North Korea and Russia signed a new treaty of bilateral ties in 2000, but it did not contain such a provision as it centred on cooperation in the economy, science and culture.

Experts said North Korea and Russia are expected to highlight cooperation in the economic sector as any arms deals and military cooperation violate United Nations Security Council (UNSC) resolutions banning Pyongyang’s nuclear and missile programs.

In an article published on Tuesday by the Rodong Sinmun, the North’s main newspaper, Putin vowed to build alternative systems for trade and settlements with North Korea that will not be controlled by the West and jointly resist “illegal and unilateral restrictions” in an apparent reference to international sanctions.

Experts said Russia is expected to assist North Korea’s space development program in exchange for Pyongyang’s arms supplies, but it is not likely to transfer sensitive weapons technology to Pyongyang.

In late May, North Korea’s attempt to launch a military spy satellite ended in failure as a satellite-carrying rocket exploded right after liftoff. In November last year, North Korea successfully placed a spy satellite into orbit, and it has a plan to launch three more such satellites in 2024.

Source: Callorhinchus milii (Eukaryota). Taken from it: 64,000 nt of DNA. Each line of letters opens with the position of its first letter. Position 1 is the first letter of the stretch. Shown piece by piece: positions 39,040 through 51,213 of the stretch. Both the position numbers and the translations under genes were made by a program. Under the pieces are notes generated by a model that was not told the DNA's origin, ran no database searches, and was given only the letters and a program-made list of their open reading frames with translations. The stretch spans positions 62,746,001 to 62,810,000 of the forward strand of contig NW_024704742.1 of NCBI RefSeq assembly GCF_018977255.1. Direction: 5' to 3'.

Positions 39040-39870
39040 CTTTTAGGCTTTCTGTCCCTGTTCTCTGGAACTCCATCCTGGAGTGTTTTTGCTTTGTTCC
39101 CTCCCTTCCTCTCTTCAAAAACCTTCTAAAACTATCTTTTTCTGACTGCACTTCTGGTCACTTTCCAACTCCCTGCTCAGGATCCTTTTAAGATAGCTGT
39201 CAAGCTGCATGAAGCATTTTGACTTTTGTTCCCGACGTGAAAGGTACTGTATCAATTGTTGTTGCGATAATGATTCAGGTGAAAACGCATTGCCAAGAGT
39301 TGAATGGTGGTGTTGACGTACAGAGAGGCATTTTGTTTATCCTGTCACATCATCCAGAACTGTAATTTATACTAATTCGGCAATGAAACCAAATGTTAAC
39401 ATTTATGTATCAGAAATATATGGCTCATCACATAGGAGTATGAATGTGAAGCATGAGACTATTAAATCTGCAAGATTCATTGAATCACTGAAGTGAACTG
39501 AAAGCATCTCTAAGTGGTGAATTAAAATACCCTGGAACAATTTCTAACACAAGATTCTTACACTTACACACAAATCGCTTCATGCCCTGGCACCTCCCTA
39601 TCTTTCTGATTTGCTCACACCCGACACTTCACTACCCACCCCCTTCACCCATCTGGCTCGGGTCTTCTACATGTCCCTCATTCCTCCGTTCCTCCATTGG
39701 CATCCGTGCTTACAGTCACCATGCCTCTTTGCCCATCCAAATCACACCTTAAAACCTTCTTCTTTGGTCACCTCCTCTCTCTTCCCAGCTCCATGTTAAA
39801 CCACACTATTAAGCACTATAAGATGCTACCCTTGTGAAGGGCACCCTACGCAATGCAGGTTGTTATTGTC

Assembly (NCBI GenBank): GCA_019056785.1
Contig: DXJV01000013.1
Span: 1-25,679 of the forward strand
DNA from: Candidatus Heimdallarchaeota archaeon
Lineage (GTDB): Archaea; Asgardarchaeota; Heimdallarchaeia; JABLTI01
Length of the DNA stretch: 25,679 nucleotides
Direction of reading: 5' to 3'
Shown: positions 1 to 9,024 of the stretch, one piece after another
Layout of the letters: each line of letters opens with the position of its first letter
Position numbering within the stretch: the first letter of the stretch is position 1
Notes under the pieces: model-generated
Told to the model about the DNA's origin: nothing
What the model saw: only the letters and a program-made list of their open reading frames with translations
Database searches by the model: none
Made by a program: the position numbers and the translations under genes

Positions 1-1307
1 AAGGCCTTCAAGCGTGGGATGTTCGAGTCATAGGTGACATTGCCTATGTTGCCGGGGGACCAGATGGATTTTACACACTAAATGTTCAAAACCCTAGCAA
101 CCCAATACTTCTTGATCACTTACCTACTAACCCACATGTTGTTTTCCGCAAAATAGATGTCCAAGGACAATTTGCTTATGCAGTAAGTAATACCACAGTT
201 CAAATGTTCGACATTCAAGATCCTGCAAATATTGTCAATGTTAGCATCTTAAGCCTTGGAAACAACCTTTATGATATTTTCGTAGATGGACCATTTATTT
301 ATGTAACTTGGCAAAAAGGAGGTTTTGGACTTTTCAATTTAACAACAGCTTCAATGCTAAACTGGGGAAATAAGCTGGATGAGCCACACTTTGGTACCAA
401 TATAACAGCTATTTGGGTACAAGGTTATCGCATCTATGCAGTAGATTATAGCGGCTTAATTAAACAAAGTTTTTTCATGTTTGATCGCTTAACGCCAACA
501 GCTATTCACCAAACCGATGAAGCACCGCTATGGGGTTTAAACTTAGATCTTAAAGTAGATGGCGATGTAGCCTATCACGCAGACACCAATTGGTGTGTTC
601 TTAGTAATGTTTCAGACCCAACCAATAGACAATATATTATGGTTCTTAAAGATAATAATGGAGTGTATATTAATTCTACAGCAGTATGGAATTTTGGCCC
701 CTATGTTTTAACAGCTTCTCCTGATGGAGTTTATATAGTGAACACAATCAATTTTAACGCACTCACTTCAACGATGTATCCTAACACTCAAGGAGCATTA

The two leaders could discuss the issue of North Korea’s dispatch of its workers at the summit, experts said. The North has a desperate need to earn foreign currency due to international sanctions, while Russia has been facing a labour shortage amid its war with Ukraine.

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DRDO, Indian firms showcase India-made weapons, tech in Paris

A large number of Indian companies are taking part in the show with the DRDO showcasing 11 major defence technologies and products…reports Asian Lite News

Indian defence sector firms from both public and private sectors are participating in the EUROSATORY 2024 defence show in France.

The exhibition is showcasing Indian products like the Pinaka multi-barrel rocket launcher system and the LCA Tejas fighter aircraft.

The India pavilion at the show was inaugurated on Monday, June 17 by Indian Ambassador to France Jawed Ashraf.